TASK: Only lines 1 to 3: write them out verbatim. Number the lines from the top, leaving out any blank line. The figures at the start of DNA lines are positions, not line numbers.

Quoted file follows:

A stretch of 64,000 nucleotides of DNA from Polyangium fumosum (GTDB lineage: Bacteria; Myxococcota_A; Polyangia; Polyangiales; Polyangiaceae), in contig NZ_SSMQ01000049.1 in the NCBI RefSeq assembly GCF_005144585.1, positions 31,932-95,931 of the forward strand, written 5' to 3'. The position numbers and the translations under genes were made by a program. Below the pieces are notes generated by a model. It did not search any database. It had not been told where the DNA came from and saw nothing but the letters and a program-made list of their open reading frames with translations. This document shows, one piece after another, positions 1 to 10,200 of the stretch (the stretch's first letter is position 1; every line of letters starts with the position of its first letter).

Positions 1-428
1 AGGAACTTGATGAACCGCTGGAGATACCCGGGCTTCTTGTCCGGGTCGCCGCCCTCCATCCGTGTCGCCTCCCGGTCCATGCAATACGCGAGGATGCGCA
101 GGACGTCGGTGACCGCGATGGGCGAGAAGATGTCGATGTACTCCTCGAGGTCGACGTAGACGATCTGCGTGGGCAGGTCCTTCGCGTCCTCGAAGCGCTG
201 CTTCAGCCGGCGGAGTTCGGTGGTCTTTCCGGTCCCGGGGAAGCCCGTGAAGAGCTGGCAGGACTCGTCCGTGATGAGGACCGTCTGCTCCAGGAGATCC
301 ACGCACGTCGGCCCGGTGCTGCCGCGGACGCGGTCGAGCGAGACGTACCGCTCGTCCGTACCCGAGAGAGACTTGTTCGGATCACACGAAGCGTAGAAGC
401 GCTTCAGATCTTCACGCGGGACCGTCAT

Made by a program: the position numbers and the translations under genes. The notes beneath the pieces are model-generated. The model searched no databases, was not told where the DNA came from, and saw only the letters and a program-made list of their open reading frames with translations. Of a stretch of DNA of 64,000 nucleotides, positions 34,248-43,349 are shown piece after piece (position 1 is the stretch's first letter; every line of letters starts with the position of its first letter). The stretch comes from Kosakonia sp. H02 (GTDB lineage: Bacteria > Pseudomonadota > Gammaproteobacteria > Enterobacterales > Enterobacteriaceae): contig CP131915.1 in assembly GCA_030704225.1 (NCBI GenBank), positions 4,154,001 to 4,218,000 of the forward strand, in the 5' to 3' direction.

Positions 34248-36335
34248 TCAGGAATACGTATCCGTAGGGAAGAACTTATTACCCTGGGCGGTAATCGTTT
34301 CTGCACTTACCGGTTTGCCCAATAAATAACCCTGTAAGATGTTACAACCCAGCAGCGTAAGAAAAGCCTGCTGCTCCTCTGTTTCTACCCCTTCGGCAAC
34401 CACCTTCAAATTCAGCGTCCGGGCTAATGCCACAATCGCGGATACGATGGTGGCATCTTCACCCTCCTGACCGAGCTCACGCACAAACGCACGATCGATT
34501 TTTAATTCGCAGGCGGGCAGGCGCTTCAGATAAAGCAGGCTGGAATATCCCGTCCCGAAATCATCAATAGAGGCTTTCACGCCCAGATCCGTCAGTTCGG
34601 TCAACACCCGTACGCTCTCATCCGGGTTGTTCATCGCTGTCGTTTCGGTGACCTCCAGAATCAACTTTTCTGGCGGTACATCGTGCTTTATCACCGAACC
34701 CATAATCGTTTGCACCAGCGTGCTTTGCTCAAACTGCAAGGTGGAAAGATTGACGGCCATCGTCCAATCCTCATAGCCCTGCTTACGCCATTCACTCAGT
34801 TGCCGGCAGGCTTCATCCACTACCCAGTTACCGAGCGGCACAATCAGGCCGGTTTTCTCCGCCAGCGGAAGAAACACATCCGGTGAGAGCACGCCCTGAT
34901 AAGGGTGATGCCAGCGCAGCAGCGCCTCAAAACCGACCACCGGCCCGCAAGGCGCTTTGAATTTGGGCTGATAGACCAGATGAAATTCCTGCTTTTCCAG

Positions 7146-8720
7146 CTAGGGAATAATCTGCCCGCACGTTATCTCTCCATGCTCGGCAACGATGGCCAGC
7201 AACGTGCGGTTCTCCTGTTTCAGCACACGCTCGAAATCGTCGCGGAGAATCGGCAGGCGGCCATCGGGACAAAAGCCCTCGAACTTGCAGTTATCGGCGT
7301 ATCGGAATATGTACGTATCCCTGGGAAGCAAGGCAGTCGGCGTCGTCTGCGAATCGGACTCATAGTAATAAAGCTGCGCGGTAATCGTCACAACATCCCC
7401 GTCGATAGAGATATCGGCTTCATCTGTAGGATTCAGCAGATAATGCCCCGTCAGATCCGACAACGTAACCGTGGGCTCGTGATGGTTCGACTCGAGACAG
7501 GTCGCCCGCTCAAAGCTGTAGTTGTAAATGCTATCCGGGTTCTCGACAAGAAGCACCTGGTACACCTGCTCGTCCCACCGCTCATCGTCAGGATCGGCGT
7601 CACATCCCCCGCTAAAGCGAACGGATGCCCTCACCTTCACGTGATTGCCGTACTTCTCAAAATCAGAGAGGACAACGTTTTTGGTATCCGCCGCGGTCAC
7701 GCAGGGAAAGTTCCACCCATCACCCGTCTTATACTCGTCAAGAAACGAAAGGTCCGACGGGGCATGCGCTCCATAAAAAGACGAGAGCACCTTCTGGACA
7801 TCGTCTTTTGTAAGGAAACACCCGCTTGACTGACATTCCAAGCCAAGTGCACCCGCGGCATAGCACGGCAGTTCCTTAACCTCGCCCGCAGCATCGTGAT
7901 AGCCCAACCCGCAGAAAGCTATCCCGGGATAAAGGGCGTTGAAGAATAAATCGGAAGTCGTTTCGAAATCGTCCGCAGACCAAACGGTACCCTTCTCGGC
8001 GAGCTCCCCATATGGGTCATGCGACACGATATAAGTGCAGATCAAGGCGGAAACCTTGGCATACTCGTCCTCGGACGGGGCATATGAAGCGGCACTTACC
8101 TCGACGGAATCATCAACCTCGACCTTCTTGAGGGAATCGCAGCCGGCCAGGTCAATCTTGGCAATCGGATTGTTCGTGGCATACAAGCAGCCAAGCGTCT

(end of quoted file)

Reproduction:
A stretch of 64,000 nucleotides of DNA from Polyangium fumosum (GTDB lineage: Bacteria; Myxococcota_A; Polyangia; Polyangiales; Polyangiaceae), in contig NZ_SSMQ01000049.1 in the NCBI RefSeq assembly GCF_005144585.1, positions 31,932-95,931 of the forward strand, written 5' to 3'. The position numbers and the translations under genes were made by a program. Below the pieces are notes generated by a model. It did not search any database. It had not been told where the DNA came from and saw nothing but the letters and a program-made list of their open reading frames with translations. This document shows, one piece after another, positions 1 to 10,200 of the stretch (the stretch's first letter is position 1; every line of letters starts with the position of its first letter).

Positions 1-428
1 AGGAACTTGATGAACCGCTGGAGATACCCGGGCTTCTTGTCCGGGTCGCCGCCCTCCATCCGTGTCGCCTCCCGGTCCATGCAATACGCGAGGATGCGCA